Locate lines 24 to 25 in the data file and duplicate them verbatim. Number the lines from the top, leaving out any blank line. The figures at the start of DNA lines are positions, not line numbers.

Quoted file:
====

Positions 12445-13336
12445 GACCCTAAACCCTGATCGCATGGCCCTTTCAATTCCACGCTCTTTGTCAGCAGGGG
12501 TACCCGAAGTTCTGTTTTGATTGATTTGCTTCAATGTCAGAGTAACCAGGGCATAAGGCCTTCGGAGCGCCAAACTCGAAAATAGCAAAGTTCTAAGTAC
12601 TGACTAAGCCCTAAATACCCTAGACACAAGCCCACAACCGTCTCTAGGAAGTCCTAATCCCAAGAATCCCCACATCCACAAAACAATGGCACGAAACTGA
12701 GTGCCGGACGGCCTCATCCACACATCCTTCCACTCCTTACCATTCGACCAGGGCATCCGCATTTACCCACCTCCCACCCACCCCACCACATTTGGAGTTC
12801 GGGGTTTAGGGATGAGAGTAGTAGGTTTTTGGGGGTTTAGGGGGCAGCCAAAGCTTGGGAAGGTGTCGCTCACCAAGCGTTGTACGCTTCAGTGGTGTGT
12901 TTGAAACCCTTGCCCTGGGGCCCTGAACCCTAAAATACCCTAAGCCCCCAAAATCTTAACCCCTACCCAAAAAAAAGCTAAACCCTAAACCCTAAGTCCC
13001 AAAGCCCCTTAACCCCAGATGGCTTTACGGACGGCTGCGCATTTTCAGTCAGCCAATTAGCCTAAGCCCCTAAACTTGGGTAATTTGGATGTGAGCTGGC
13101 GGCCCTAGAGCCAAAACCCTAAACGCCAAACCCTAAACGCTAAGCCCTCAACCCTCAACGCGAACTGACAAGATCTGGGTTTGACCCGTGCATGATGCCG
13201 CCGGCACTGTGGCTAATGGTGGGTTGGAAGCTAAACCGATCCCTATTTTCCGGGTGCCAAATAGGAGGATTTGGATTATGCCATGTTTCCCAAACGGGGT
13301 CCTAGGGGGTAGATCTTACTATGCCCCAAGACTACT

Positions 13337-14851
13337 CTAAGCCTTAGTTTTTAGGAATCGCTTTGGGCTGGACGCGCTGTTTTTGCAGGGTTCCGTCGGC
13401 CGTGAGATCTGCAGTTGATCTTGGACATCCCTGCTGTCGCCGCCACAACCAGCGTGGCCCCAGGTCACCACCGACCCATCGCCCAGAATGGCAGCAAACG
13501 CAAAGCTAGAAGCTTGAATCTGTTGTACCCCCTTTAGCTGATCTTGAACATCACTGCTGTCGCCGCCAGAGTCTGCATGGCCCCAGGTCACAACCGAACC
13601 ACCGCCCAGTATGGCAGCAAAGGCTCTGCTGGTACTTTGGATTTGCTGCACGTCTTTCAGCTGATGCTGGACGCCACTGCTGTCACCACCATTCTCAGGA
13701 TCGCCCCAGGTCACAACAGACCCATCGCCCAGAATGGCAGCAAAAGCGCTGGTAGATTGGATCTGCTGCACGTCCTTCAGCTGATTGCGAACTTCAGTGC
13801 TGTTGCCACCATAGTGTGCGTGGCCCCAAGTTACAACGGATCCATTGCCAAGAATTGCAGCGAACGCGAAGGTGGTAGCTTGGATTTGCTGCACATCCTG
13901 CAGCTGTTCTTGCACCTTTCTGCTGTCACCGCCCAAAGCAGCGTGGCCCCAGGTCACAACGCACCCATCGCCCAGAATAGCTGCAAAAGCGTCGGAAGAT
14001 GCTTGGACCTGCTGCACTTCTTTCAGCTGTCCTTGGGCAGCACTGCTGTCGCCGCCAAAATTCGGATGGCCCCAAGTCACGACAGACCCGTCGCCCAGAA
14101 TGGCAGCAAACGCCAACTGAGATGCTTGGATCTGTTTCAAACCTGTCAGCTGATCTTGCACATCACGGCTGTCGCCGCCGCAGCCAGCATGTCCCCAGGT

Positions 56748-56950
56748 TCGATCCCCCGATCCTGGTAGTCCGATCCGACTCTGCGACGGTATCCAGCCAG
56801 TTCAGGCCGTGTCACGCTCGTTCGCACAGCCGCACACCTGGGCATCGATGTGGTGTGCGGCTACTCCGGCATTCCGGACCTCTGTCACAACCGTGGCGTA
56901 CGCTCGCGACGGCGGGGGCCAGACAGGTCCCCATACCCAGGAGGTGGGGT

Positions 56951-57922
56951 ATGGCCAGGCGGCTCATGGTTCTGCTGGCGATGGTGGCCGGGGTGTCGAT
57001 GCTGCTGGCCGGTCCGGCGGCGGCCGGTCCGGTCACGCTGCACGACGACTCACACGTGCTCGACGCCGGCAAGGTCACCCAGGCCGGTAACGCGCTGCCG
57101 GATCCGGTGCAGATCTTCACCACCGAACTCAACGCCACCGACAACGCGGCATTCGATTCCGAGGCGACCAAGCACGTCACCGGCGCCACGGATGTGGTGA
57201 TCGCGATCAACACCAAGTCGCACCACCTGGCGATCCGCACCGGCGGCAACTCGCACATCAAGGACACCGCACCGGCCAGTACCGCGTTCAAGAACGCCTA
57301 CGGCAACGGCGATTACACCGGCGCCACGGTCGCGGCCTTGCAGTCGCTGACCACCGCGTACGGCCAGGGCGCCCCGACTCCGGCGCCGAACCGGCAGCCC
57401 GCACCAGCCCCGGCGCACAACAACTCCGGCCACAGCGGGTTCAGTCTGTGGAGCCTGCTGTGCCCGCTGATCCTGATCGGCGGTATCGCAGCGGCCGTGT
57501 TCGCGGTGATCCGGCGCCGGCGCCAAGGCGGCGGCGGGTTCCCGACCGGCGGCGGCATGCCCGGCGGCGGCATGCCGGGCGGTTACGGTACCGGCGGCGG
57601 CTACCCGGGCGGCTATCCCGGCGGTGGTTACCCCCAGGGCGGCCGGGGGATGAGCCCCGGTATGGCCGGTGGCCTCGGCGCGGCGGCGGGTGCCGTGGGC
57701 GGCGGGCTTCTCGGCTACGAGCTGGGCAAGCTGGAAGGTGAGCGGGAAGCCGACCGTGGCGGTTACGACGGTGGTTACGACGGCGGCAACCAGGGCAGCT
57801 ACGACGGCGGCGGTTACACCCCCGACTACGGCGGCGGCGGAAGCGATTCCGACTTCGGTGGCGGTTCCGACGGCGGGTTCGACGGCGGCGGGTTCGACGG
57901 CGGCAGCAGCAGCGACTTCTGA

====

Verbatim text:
56801 TTCAGGCCGTGTCACGCTCGTTCGCACAGCCGCACACCTGGGCATCGATGTGGTGTGCGGCTACTCCGGCATTCCGGACCTCTGTCACAACCGTGGCGTA
56901 CGCTCGCGACGGCGGGGGCCAGACAGGTCCCCATACCCAGGAGGTGGGGT